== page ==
BUT ANYWAY - one of the things Jennifer Fulwiler of Conversion Diary did bring to my attention today, was their family suddenly seeming over-scheduled with activities. I've written briefly about this before, in the context of having larger families. But today I'm inspired, if that's the correct word, by a comment a fellow school mum made to me yesterday:

"I haven't got TIME to have more kids!"

Now, let me make it clear, she didn't mean time for you-know-what or pregnancy or maternity leave. She went on to list the activities in which her children participate as a reason for not being able to contemplate a larger family. And although they, boy and girl, take part in less activities than mine (and the Fulwilers), it seems like things like football can take over an entire weekend or more.

Chess in Pyjamas. Optional fight afterwards.

And I have to say, I agree with her. I feel that I don't have time to have more kids either. But, we're going ahead anyway, because we think it's a wonderful thing to do. Strangely enough, we didn't really take into the account that throwing more children into an existing set of activities is a difficulty we should avoid. Which is quite possibly crazy, since my (self-employed) husband currently does two short days in order to pick up and take to swimming class, rather than me dragging my pregnant still-nauseous self and a pre-schooler to the poolside. Rather, we are choosing to embrace the challenges another child is certain to bring, regardless of the impact on activities and other factors.

Having the Worst Pregnancy Sickness I've Ever Experienced threw things into perspective this summer, for one thing, particularly on the return to school. I mentioned to my friend (a mother of four children aged 12, 8, 4 and 1 whose activities seem to require particularly intense micro-management due to their spacing) that as long as my children are fed, get to bed on time and bathe semi-regularly I'm not going to fixate on the details. Things that were once seen as very important to us as parents, like a tall girl needing to do ballet to enhance her coordination, confidence and posture, or a 6 year old not being able to attend an after-school club this time around, now simply don't have the priority that, I suspect, families with one or two children focus on.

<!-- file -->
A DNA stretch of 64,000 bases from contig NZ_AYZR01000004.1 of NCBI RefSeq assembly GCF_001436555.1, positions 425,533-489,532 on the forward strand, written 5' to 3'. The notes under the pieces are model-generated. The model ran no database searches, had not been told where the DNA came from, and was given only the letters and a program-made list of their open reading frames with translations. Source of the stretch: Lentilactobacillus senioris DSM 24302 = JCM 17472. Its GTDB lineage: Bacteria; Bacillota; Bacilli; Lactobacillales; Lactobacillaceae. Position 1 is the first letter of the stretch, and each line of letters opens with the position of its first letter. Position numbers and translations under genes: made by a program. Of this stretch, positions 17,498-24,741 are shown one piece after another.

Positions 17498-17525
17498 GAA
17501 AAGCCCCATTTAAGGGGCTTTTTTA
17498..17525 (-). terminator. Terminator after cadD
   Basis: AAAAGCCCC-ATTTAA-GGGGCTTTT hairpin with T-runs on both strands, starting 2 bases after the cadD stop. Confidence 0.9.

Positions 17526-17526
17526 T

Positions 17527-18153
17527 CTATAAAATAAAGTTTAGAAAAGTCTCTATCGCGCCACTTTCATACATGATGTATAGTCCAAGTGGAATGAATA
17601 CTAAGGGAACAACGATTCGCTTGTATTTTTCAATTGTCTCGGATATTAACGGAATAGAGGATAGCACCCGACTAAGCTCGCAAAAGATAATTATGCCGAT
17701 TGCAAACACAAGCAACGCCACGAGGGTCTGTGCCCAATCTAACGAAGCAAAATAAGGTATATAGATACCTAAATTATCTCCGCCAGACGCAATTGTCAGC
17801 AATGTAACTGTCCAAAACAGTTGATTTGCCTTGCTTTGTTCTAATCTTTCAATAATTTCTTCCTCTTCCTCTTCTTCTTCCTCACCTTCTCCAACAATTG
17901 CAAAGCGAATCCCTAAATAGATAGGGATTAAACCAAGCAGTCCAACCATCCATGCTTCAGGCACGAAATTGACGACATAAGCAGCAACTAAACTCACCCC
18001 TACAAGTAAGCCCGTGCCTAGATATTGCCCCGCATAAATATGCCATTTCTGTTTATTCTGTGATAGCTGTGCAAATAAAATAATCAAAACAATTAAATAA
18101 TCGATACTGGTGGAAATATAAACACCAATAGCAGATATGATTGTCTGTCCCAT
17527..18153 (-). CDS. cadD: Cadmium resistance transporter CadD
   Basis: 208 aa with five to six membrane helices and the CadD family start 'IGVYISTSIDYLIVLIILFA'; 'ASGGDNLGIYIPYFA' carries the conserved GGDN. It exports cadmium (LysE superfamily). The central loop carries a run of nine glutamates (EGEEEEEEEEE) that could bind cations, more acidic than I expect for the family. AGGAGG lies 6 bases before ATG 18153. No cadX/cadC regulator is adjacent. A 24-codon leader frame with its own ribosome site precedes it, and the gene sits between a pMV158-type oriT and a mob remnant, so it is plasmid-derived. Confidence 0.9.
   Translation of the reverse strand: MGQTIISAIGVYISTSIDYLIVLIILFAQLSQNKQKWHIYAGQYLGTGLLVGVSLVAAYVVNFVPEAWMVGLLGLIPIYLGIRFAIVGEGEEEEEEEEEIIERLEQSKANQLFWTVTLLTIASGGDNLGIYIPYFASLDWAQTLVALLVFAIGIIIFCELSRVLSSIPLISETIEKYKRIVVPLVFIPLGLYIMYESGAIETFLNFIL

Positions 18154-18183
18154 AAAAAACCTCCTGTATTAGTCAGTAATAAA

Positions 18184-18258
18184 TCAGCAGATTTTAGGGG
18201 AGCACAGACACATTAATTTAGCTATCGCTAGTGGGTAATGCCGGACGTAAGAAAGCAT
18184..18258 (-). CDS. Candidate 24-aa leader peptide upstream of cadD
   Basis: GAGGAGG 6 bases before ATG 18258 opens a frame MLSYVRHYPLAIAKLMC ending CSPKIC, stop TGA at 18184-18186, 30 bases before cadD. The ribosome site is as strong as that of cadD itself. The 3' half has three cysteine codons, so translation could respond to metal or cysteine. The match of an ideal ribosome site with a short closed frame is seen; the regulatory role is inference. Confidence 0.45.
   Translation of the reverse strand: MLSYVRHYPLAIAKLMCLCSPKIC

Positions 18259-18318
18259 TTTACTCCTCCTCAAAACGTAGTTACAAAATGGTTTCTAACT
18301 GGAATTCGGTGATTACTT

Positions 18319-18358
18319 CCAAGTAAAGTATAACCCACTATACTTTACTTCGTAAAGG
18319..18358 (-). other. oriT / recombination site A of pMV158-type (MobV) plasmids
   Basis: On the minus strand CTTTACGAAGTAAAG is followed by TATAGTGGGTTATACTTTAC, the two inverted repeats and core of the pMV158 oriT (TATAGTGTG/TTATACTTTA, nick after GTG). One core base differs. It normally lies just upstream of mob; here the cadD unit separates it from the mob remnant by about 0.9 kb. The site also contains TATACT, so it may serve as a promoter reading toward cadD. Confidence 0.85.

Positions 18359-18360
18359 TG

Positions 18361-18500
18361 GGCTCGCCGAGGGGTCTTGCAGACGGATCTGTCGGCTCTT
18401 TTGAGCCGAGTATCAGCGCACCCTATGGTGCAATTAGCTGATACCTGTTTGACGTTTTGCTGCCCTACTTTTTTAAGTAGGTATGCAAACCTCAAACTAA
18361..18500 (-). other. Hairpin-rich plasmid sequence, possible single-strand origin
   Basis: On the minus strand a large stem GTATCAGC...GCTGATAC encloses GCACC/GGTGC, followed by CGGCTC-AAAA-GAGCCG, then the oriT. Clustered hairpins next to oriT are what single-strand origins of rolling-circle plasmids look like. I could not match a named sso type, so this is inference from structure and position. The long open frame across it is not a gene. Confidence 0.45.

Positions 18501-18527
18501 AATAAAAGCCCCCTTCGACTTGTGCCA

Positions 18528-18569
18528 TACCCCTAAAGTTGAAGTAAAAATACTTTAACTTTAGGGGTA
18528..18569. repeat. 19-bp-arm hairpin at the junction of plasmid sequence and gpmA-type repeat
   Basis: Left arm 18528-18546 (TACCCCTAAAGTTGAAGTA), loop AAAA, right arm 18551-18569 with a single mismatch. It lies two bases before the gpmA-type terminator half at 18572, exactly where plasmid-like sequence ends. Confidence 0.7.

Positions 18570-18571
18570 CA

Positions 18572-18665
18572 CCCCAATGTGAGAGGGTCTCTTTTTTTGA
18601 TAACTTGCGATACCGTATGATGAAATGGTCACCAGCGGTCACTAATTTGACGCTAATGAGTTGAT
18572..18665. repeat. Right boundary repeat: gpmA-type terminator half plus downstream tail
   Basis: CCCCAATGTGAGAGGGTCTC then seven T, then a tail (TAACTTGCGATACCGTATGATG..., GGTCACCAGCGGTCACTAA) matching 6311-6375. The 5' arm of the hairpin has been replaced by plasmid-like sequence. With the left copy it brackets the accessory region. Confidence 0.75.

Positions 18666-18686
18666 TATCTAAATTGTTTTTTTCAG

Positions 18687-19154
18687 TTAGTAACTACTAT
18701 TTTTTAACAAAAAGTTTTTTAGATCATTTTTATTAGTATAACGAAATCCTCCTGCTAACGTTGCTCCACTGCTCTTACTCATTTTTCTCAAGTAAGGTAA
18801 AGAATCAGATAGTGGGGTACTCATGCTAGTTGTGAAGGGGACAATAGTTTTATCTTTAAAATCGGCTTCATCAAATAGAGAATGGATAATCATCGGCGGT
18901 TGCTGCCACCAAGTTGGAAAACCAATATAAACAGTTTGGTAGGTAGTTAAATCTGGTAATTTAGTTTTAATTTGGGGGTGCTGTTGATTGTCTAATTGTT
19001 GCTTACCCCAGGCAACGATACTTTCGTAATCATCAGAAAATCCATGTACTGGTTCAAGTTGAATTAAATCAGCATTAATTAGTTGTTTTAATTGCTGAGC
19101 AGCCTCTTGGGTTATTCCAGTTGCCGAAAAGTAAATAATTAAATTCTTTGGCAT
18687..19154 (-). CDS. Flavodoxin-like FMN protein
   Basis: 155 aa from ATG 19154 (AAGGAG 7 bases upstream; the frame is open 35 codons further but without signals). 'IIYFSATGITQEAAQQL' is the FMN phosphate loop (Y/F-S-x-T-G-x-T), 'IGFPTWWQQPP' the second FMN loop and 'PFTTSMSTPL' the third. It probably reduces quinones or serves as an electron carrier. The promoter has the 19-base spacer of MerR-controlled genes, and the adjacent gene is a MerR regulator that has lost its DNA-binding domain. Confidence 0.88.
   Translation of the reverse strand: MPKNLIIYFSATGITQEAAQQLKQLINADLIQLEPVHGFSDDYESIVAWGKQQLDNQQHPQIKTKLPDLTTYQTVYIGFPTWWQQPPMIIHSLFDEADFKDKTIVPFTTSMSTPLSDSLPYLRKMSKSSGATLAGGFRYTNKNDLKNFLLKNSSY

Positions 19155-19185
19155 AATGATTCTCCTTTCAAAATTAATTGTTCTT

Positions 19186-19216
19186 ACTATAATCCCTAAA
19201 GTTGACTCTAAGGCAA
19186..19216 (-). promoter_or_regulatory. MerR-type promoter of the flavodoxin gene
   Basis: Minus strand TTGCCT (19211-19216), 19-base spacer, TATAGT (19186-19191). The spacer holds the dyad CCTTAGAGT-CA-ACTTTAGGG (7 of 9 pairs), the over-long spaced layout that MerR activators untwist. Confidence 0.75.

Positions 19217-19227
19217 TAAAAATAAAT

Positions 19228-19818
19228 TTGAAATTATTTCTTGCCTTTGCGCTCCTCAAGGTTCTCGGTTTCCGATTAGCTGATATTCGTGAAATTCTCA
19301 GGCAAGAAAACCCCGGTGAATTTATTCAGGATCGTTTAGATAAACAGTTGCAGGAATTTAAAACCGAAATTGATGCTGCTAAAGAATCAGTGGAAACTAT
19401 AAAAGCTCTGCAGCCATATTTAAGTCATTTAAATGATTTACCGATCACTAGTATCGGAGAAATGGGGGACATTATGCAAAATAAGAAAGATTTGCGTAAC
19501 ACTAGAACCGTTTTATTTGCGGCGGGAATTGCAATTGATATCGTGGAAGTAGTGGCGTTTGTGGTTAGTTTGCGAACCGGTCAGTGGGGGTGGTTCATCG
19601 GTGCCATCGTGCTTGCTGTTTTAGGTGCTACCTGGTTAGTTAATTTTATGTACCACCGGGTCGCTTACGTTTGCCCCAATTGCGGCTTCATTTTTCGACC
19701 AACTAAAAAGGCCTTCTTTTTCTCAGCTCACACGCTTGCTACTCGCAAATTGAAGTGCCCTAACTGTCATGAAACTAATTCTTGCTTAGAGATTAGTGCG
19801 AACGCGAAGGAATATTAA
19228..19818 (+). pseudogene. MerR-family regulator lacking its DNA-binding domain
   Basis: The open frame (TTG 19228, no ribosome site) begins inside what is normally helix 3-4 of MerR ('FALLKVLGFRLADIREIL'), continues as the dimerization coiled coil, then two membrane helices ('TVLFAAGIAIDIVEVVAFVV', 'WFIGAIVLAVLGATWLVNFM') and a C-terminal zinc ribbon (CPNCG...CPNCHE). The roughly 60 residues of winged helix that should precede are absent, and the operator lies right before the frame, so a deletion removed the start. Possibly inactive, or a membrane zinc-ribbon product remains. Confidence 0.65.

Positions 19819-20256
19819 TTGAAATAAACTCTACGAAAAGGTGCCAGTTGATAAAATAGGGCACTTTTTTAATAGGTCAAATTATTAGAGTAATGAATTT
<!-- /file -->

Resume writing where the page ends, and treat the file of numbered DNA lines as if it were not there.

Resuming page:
Yet we do already heavily over-schedule - three dance classes for 2ndSister (ballet, tap and modern theatre), piano lessons on what used to be our free night, swimming and Brownies for 1stSister on the same evening. Yes, the activities ebb and flow, and sometimes (gasp!) they even get skipped, but fitting them in with homework, dinner and bath night remains a juggling act sometimes. And although we don't find the cost prohibitive, that's only through blessed circumstance. The lure of extra-curricular activities, for parents and children alike, not only means that we may feel we have the time to have more kids, but that we couldn't afford to support them in a contemporary lifestyle either.

Brownie girl

I'm aware that there area huge amount of things that larger families can do as entertainment, education and exercise - we no longer get out to roam around in nature as often as I'd like, for example. But because it's the norm to do at least one or two activities outside of school in the week, or at the weekend - often juggled with two parents in paid employment - I wouldn't want my children to miss out entirely. What would devastate me, however, is if their existing commitments were a prohibitive factor on how much 'extra' (a NEW LIFE!) we could take on. To me, personally, there's nothing more important. Obviously, it is crucial to me that my children don't spend all their time as a family, or indeed with their class at school, and of value that they participate in structured exercise and music time. Yet however many children we have, we'd try to ensure a healthy mix. Sometimes, something's got to give. But for us, not the possibility of a new pregnancy.

Although my children learn life skills from their activities, I see their natures developing via the simple activities they participate in at home. Spontaneously reading storybooks to a pre-schooler; doing dishwasher duty as a team; sharing movie night; playing a game of chess that ends up in an argument. Knowing when time is needed for oneself; helping sisters with outfits and makeup; making each other laugh; celebrating each other's achievements with a round of applause. Family time is precious, whether you have one child or more - I would suggest it be ring-fenced and nurtured, allowed to breathe between rushing harum-scarum betwixt pillar and post. Allowing them to be, allowing them to be bored, allowing them to imagine and create. If you feel another child would throw a carefully managed schedule into tailspin, does that mean there is already a lack of breathing space?

3Sisters Playdough time